Chesterfield Potato Day

Steve Sansom is a member of Transition Chesterfield. One of the group’s most successful projects is Potato Day and the group recently celebrated their 10th annual event at which they sold more than quarter of a million seed potato.

Potato Day is an annual opportunity for people to buy seed potato. We have almost 40 varieties for sale each year and people can buy anything from a single seed potato to enough for their allotment. We source our stock from Scotland, which is where most of Britain’s seed potato comes from, and sell it at a town centre location on the last Saturday in January. People can place a pre-order online a few months in advance and pick it up on the day. We also order stock for sale on the day.

It’s a popular event. This year, for the first hour we were open we had a queue of people the length of the shop waiting to pay, even with five people taking payments.

Potato Day helps us achieve our goal of making Chesterfield a more environmentally sustainable community. We’re helping people to grow their own food. One of the added benefits is that home grown potatoes taste infinitely better than shop-bought ones! We also make a small profit on each sale and this funds all our other costs as a group throughout the year.

The high moment for me is meeting people on the day, who often express their thanks that we put on the event. Personally, my worst thing personally is the admin. If only I had better skills in database management! We use a database of all the pre-orders to decide what to order for on-the-day sale. If one variety of seed potato has been really popular amongst pre-orders we will order more of that for on-the-day sale than a variety that has been less popular. Pre-orders also limit our financial risk as a community group as they are paid for upfront before we ever place our wholesale order.

There are about 40 volunteers involved in our event but you don’t need that many to start with. We have people involved in the planning of the event, those who spend an evening a few weeks beforehand weighing legume seeds (we’ve expanded into seeds other than potatoes in recent years). Some people come the night before to prepare the shop, others come on the day, and this year we even had a team who just came afterwards to clean up.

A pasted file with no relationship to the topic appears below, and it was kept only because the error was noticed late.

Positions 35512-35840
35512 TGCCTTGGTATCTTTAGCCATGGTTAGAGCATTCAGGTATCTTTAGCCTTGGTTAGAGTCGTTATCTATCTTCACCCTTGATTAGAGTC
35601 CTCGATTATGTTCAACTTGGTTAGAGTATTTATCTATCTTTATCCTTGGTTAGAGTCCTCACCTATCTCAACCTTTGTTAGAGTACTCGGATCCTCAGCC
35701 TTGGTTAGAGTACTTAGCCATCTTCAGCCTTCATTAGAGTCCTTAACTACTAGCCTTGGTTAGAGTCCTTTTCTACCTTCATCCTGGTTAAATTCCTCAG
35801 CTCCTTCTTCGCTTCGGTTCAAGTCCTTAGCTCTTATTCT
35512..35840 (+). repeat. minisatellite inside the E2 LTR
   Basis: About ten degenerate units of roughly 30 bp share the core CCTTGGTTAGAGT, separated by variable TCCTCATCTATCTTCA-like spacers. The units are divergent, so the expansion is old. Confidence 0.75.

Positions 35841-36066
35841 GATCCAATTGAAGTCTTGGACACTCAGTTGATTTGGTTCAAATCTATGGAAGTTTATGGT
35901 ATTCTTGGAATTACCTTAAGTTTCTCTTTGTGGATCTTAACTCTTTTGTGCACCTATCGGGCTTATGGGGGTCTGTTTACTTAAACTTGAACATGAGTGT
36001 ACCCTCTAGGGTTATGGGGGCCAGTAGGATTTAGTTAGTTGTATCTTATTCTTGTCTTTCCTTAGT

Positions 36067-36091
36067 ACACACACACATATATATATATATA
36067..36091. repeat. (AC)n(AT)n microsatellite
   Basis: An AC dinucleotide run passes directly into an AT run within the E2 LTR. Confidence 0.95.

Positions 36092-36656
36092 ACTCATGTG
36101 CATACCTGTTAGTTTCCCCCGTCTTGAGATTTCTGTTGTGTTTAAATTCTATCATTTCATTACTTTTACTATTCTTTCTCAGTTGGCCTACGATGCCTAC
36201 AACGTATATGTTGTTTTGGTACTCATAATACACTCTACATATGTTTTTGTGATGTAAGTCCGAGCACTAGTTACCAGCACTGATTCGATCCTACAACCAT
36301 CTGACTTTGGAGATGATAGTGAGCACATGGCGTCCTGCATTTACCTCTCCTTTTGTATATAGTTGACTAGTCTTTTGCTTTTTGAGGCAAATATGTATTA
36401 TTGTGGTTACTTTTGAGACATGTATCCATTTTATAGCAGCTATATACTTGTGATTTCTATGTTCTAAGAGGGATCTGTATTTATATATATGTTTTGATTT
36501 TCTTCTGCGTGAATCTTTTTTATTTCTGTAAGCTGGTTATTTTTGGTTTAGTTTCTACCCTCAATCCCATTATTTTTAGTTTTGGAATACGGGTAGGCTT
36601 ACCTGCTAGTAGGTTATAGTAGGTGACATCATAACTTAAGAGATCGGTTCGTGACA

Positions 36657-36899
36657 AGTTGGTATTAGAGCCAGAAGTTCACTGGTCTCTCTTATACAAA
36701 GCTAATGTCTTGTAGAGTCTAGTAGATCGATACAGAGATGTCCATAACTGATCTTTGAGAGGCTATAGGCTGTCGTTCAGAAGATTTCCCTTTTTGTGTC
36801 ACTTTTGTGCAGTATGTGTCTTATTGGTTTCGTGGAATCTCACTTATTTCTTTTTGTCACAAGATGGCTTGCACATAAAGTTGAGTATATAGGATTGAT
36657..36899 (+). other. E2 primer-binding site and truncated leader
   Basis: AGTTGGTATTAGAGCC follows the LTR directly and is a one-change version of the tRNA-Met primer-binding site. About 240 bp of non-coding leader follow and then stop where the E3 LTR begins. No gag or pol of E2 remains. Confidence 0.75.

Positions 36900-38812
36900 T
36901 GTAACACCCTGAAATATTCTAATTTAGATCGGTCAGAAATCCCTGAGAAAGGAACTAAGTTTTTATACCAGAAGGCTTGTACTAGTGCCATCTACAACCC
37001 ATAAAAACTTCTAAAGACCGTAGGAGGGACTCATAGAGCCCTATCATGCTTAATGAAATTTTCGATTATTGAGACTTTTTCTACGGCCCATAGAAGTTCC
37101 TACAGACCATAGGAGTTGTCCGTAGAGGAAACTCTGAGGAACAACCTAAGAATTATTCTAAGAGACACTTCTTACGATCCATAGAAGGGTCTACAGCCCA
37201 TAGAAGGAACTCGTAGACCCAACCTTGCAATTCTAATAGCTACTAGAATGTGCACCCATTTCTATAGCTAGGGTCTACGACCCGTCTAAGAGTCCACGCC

You can do it on a smaller scale though. We’ve helped Transition Loughborough set up their Potato Day and four years in they run the event with about 10 people on the day, and four involved in advance planning. Although you need several volunteers on the day, the rest of the year you need someone, or a few people, to really drive the project. If you’ve not got that, you’ve not got an event.

If you’re thinking of starting your own Potato Day don’t be afraid to ask for help. I had a really helpful conversation with some people who run a Potato Day in West Yorkshire. For the first few years we had a market stall for our event; then we asked the council if we could have an empty shop unit in our local shopping centre, which is part-owned by the council. So far, every year there has been a vacant shop unit available for us so it was worth the ask.

There’s definitely room for more Potato Days around the country. We’re keen to work with other groups wishing to set up a similar event, so long as they’re not too geographically close to us! If you want to share a wholesale order with us or want advice about how to run an event get in touch.

Find out more:



Steve was talking to Caroline Harmon in February 2018